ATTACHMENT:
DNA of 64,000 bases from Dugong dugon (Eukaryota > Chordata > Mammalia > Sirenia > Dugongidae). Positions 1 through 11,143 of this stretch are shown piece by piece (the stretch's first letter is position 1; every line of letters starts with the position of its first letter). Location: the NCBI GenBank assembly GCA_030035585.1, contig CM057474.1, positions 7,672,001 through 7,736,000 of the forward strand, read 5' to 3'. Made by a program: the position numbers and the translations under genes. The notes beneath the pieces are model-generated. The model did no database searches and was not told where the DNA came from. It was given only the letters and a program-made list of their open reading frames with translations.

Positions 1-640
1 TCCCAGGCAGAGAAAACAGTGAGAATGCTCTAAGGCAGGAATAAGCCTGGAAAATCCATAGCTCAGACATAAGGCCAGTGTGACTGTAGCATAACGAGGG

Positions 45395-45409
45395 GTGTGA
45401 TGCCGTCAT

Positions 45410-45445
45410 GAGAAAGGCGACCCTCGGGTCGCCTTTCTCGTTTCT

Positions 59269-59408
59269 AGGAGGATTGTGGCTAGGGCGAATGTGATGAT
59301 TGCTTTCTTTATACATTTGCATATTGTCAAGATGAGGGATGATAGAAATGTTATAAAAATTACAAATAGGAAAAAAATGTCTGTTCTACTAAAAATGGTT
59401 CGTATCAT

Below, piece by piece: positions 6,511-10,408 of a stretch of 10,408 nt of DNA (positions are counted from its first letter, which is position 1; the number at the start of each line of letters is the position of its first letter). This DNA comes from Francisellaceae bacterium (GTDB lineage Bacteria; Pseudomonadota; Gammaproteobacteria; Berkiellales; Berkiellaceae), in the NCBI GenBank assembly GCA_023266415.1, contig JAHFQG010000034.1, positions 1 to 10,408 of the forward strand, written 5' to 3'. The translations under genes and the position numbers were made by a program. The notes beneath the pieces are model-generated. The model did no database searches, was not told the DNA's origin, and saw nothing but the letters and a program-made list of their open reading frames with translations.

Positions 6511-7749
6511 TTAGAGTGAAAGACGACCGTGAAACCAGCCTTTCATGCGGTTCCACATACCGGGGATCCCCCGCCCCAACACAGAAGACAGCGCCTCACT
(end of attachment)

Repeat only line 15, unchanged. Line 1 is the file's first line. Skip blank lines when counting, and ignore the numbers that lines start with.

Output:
6511 TTAGAGTGAAAGACGACCGTGAAACCAGCCTTTCATGCGGTTCCACATACCGGGGATCCCCCGCCCCAACACAGAAGACAGCGCCTCACT